#include <iostream>
#include <string>

using namespace std;

int main(){
    string s;
    cin >> s;
    while (s != "0"){
        int sum = 0;
        for(int i = 0; i < s.length() ; i++)
            sum += (s[i] - 48);
        if(sum / 10 == 0)
            cout << sum << "n";
        else{
            int root = sum;
            while(root / 10 !=0){
                sum = 0;
                while (root != 0){
                    sum += root % 10;
                    root /= 10;
                }
                root = sum;
            }
            cout << sum << "n";
        }
        cin >> s;
    }

    return 0;
}
									

**For some odd reason the code box is eliminating small things like back slashes (\). So the little typos aren’t really my fault… this question has been submitted and accepted by the TJU website. **

 

 

TJU Problem 3013 Solution

Greetings,

First problem I solve on TJU… figured I’d start posting these up here…

Alfredo’s Pizza Restaurant isn’t such a complex question, very straight forward math… There aren’t any secrets to the code really, fairly simple question to solve.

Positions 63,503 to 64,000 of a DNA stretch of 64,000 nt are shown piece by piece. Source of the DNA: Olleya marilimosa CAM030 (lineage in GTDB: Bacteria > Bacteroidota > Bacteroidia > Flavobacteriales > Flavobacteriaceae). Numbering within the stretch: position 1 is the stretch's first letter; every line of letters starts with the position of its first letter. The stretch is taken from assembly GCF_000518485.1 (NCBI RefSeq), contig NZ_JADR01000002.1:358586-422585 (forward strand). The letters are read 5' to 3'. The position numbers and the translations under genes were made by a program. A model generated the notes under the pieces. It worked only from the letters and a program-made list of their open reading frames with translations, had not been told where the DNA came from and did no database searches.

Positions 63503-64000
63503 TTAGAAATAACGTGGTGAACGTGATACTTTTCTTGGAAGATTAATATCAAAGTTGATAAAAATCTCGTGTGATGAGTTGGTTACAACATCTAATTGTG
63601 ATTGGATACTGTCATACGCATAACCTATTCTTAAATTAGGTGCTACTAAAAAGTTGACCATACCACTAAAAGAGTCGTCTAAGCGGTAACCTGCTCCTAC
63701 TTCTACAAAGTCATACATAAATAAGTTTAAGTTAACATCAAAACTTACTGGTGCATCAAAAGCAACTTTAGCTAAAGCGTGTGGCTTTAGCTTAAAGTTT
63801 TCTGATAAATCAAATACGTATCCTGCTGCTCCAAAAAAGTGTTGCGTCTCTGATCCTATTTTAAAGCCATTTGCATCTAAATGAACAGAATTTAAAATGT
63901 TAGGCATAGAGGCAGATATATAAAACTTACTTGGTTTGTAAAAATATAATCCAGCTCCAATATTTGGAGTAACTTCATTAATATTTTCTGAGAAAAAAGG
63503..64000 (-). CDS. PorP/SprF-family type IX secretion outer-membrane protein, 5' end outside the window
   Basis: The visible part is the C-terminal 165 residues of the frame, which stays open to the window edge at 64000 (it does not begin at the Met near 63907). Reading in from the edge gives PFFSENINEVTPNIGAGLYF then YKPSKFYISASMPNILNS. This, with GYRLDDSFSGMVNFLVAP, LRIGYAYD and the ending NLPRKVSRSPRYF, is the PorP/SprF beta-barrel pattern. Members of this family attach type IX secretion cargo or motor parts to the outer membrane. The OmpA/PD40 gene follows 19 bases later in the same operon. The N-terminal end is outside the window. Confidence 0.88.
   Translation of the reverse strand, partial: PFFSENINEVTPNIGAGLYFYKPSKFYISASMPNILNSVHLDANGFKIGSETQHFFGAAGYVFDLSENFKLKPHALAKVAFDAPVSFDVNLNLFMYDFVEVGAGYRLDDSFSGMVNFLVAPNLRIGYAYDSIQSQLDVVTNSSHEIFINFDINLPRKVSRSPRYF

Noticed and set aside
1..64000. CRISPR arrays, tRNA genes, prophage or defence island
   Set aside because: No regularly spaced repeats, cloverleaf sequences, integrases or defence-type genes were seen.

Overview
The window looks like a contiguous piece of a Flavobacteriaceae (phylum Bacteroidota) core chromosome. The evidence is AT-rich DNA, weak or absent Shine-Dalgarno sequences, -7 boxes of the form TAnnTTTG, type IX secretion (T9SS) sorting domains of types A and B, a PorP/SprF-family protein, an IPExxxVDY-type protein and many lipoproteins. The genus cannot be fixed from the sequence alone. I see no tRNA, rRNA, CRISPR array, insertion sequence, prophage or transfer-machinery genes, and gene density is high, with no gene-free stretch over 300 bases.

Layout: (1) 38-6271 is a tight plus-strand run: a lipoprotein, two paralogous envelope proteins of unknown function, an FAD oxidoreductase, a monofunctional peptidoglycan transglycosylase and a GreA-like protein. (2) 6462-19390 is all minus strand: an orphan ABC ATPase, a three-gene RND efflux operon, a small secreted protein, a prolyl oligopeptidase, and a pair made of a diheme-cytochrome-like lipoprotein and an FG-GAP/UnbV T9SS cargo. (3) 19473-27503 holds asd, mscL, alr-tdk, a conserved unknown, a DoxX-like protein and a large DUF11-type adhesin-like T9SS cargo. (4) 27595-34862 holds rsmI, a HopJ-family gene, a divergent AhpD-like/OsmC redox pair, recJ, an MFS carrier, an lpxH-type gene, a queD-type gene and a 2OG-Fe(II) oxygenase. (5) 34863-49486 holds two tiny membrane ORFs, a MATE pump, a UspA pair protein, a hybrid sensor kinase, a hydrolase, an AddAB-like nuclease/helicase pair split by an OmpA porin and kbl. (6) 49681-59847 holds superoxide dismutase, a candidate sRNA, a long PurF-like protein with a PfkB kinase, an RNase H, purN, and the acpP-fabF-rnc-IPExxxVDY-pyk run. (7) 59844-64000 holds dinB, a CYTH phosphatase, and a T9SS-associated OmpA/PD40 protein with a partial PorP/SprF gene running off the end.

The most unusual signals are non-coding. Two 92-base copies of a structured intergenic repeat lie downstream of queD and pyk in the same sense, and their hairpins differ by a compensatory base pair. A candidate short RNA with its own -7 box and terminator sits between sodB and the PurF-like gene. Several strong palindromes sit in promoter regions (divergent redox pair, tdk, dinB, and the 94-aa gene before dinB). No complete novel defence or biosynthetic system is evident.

C++ Solution: This solution is linear, brute force solution.

#include <cstdio>
#include <iostream>
#include <cstring>
#include <cmath>

using namespace std;

int main()
{
   int r, w, l, count=1;
   double pizzaRadius=0.0;

   while(true)
   {
      scanf("%d",&r);
      if(r==0) break;
      scanf("%d%d",&w,&l);
      pizzaRadius = sqrt( (w*1.0)*(w*1.0) + (l*1.0)*(l*1.0) ) / 2.0;
      if( pizzaRadius <= r*1.0 )
         printf("Pizza %d fits on the table.n",count);
      else
         printf("Pizza %d does not fit on the table.n",count);
      count++;
   }

   return 0;
}
									

**For some odd reason the code box is eliminating small things like back slashes (\). So the little typos aren’t really my fault… this question has been submitted and accepted by the TJU website. **

 

Java Solution: It has a small bug… not in the Algorithm, but somewhere small… I wanna show an algorithm, not give code for free solutions :P

import java.util.Scanner;
import java.lang.Math;

public class TJU3013 {

  public static void main (String[] args){
    Scanner input = new Scanner(System.in);
    int count = 1;
    int r, l, w;
    double PizzaRadius = 0.0;
    while(true){
      r = input.nextInt();
      if(r == 0)
        break;
      l = input.nextInt();
      w = input.nextInt();
      PizzaRadius = Math.sqrt((w*1.0)*(w*1.0) + (l*1.0)*(l*1.0)) / 2.0;
      if(PizzaRadius <= r*1.0)
        System.out.printf("Pizza %d fits on table.n", count);
      else
        System.out.printf("Pizza %d does not fit on the table.n", count);
      count++;
    }
      
  }
}